The 2.0x MOOC and the 1.0x Audiobook

What speed do you watch and listen?

April 6, 2015
MOOCs have me worried. The ability to watch MOOC videos at 2.0x (double speed) is re-setting my brain’s expectations for information intake. I find that many conference presentations now feel unbearably slow. What my brain craves is information density. 
It is not so much that MOOCs are killing my attention span. Or that I need to be constantly entertained and stimulated.  (What everyone was worried about with video games when I was growing up, and before that pinball, and before that comic books, etc. etc.). It is more that 2.0x MOOC videos are like broadband, and information impoverished presentations are like dial-up. 
So why is it that I watch MOOC videos at double speed, but listen to audiobooks at 1.0x?  I hate audiobooks at faster than normal speed. There is something jarring and disconcerting about a book read faster than a normal speaking voice. My iPhone Audible app gives me the ability to listen at up to 3.0x normal speed. Who does that?
Maybe I’m participating in the wrong MOOCs.  Or maybe we need to do MOOCs differently.  The reason that I listen to MOOC videos as quickly as possible, and audiobooks as normally as possible, is that MOOCs and audiobooks serve different goals.  With an audiobook I’m as much savoring the experience as taking in the information.  Watching MOOC videos is all about information intake.  
Why is it that I’ll happily listen to a 10 hour book, but I’m much more likely to engage in a MOOC video if it is under 8 minutes?
Why is it that I’ll almost always finish and audiobook that I start, but will seldom finish the MOOCs in which I enroll?
Perhaps the 2.0x MOOC video, and the 1.0x audiobook, has less to do with content, and more with format. When watching a MOOC video it is possible to pick up visual cues that enable fast watching. We are looking at screen content, or animations, or something (hopefully more than a talking head) on the screen. With an audiobook, all you have is what you hear.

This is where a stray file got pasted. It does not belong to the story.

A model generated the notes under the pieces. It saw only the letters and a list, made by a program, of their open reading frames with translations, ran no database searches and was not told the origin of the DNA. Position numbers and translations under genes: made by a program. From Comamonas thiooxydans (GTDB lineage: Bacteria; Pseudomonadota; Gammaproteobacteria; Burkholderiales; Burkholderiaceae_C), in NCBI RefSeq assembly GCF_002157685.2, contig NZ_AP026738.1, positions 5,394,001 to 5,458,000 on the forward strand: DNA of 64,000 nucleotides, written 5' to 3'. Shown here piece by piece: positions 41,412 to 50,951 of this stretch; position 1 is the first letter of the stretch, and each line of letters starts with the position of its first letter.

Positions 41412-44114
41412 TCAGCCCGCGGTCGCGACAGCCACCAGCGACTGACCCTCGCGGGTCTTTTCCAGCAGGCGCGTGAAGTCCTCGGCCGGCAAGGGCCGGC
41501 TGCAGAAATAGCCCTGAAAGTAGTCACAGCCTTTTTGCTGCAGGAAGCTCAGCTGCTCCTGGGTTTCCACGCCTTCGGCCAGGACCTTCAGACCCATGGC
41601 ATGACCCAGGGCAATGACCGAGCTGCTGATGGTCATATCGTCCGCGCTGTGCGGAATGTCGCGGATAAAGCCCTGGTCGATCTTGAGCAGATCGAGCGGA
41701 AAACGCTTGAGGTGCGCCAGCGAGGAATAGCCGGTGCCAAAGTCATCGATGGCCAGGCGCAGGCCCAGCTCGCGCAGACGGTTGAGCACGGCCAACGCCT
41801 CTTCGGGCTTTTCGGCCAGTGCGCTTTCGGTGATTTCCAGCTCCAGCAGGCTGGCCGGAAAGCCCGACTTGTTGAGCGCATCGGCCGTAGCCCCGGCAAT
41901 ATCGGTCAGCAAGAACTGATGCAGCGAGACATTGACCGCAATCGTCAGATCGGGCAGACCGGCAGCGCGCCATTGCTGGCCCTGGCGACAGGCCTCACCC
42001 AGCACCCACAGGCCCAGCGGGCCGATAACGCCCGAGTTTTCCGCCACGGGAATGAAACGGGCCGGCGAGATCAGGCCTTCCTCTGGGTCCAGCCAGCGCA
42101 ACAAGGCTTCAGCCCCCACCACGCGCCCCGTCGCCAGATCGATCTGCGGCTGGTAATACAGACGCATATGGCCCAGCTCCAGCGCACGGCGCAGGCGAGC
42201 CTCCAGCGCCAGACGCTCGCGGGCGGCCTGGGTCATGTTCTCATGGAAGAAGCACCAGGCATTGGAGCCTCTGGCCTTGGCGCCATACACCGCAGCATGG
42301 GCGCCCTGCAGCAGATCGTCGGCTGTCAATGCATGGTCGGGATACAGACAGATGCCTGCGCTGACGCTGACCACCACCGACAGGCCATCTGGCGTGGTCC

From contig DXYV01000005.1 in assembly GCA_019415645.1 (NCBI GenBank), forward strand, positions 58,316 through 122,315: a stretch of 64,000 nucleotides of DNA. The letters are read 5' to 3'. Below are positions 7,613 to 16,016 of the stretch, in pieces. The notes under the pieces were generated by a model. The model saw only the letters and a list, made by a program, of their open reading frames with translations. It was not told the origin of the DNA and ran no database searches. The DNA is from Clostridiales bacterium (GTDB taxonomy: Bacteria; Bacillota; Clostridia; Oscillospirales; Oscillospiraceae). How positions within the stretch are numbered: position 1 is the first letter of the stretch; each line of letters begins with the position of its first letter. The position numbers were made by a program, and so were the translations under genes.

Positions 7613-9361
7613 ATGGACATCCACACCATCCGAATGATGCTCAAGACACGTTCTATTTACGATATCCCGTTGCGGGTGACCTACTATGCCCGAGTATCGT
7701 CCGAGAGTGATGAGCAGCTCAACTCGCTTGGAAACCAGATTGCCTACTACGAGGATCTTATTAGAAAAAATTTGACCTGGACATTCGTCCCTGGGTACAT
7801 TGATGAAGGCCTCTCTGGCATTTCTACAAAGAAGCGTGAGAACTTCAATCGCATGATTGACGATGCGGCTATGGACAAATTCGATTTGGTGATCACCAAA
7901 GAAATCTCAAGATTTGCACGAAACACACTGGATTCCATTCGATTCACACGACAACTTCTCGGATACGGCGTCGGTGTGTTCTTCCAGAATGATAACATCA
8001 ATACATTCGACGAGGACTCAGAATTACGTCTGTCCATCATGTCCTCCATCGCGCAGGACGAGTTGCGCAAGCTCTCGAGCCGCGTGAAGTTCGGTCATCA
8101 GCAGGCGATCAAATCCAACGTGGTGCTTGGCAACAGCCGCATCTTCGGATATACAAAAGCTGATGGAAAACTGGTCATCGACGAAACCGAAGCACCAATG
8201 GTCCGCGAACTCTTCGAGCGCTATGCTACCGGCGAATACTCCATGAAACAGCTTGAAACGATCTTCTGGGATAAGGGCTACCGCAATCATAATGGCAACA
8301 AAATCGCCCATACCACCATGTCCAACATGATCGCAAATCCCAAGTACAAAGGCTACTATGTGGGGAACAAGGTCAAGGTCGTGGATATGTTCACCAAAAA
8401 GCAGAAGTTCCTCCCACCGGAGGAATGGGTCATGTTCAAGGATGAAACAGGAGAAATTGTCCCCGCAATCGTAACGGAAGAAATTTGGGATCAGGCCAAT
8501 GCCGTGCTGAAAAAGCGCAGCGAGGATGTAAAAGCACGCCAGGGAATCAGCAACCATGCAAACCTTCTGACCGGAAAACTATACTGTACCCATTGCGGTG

The visual nature of MOOCs means that they demand full attention.  The audio nature of audiobooks invites multitasking. One reason that I get so many more audiobooks read than MOOCs completed is that I can listen to audiobooks while doing other things. I listen while driving or exercising or brushing my teeth or doing the dishes or cleaning the basement or driving to work. With a MOOC, I need to sit down and do nothing else but interact with the MOOC.
What if we designed our MOOCs to be more like audiobooks?  If we assumed that MOOCs will be done while multitasking, and we separated the audio and visual channels. In this way, MOOCs would be fully accessible - while offering choice in how the MOOC content can be consumed.   
We need more experimentation in the open online learning world. Not small beer experiments, where marginally different pedagogical approaches are evaluated with classic A/B testing. We need big experiments.  
We should stop lamenting the low completion rates of MOOCs. We should stop worrying so much about the lack of viable MOOC business models. Instead, while we are able to create these things (for those able to do so), we should embrace experimentation, risk taking, and failure. 
There is great freedom that comes in doing something for free. 
If we saw MOOCs more as public art, and less as replacements for traditional courses, we might be more willing to act more like artists.
Are you also an audiobook-listening and MOOC-starting person?
What speed do you watch your MOOC videos and listen to your audiobooks?


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